It's a shift that has reduced funding for another major service provider in the area, Meals on Wheels People.
The loss of funding, Nitti says, drove Neighborhood House to merge with Peninsula Children's Learning Center.
"Losing our SUN contract was significant, and the merger helped us maintain and actually grow our size, even though we lost a significant piece of our contract," he says.
Nitti is optimistic about the ability of the organization to remain a relevant resource for people in need in Southwest Portland and beyond, particularly as a resettlement resource.
"I think there's always going to be a need for us," Nitti says. "We need to continue to evolve and change. One of the things about organizations like ours is we are part of the community, and as the community changes, we need to change with it."
Yerger agrees, crediting Neighborhood House's agility and its partnerships with organizations in other regions for its continued success.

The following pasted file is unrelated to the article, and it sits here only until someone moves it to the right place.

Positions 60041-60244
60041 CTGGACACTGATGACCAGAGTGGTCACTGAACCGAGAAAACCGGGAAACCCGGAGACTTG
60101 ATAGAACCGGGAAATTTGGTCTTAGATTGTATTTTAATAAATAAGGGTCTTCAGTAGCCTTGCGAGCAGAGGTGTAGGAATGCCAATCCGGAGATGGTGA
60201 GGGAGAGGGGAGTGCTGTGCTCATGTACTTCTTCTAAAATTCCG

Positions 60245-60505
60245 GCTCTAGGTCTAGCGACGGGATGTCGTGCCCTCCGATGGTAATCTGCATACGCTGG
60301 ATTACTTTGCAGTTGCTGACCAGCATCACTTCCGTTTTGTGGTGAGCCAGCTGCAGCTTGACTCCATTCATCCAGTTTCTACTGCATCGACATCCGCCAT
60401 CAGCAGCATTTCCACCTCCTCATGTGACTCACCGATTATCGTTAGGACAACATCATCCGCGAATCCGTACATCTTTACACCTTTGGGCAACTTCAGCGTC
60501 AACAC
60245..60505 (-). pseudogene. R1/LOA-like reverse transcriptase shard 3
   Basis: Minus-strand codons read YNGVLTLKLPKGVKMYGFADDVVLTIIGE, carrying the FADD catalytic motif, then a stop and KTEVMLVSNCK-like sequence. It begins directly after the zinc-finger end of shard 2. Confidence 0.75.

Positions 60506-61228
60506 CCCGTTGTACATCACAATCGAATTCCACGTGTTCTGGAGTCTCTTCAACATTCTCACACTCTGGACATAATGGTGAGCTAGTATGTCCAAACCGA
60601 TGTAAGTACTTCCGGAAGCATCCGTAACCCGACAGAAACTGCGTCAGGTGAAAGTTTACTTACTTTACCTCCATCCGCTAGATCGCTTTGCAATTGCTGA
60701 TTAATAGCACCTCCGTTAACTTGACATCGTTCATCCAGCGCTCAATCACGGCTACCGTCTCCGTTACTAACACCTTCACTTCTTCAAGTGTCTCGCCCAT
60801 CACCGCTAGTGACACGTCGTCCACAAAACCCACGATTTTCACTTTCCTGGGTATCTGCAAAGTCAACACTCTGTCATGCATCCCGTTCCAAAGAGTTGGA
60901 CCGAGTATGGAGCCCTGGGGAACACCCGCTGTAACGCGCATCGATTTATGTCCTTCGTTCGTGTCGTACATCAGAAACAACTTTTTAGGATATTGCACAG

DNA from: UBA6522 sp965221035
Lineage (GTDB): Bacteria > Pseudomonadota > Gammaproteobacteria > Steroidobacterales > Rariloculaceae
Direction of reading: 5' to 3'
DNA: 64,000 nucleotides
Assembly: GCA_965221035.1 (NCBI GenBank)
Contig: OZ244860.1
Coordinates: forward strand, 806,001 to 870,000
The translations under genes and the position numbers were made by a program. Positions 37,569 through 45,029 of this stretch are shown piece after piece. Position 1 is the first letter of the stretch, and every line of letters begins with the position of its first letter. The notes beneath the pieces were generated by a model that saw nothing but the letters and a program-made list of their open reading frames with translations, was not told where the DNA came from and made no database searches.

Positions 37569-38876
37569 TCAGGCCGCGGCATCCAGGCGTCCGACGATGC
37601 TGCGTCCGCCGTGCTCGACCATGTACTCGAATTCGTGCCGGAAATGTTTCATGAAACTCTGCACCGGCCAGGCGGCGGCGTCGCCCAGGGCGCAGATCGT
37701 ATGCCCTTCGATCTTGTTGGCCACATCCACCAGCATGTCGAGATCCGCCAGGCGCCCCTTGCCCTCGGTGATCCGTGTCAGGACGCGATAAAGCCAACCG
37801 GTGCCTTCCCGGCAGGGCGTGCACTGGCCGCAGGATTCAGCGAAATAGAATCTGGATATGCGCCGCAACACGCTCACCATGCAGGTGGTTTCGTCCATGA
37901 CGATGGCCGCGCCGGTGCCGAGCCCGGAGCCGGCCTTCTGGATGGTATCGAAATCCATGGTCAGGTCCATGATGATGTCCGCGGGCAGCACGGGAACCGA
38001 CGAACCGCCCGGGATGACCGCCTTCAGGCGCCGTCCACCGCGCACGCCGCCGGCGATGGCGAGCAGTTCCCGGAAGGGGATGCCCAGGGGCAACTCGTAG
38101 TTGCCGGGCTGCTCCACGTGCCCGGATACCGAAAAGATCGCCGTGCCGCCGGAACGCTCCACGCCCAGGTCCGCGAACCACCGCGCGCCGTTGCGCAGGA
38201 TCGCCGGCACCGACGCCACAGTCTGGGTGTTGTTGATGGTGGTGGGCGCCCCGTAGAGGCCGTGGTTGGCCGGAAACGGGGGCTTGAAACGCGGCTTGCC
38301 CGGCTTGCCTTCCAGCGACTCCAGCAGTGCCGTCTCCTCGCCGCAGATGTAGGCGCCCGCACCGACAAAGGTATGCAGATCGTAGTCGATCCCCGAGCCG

"One of (Rick's) important rules of thumb is if you're going to be a partner, you've got to deliver on your part of deal, you have to be a trusted partner," she says. "That has been gospel here at Neighborhood House under Rick's watch."
When looking back on his time at Neighborhood House, Nitti says he'll miss the people he works with and his local clients. Slowing down in retirement doesn't necessarily appeal to Nitti, though, and so he's hoping to refocus his energy — first with a career shift.
"You know, I've got big ambitions. I want to be an usher at the Moda Center and at Providence Park so the Blazers can pay me to watch basketball and the Timbers can pay me to watch soccer instead of me paying them," he says with a twinkle in his eye.
Other than ushering, he plans to travel, spend more time with his already retired wife and stay involved in some capacity at Neighborhood House. He's also continuing his stint on the boards of the Hillsdale Farmers Market and the Southwest Community Health Center.
"For me, it's always been about community, and staying active in the community is part of my plan. I think I still have a lot to give and I have impact to make and I'll keep doing it," Nitti says. "I've always thought retirement won't be much different from work, except I won't get paid for it."
LEGACY LIVES ON
Neighborhood House Development Director Mari Yerger said she has coordinated the creation of a Rick Nitti Legacy Fund to go toward further growth of the organization.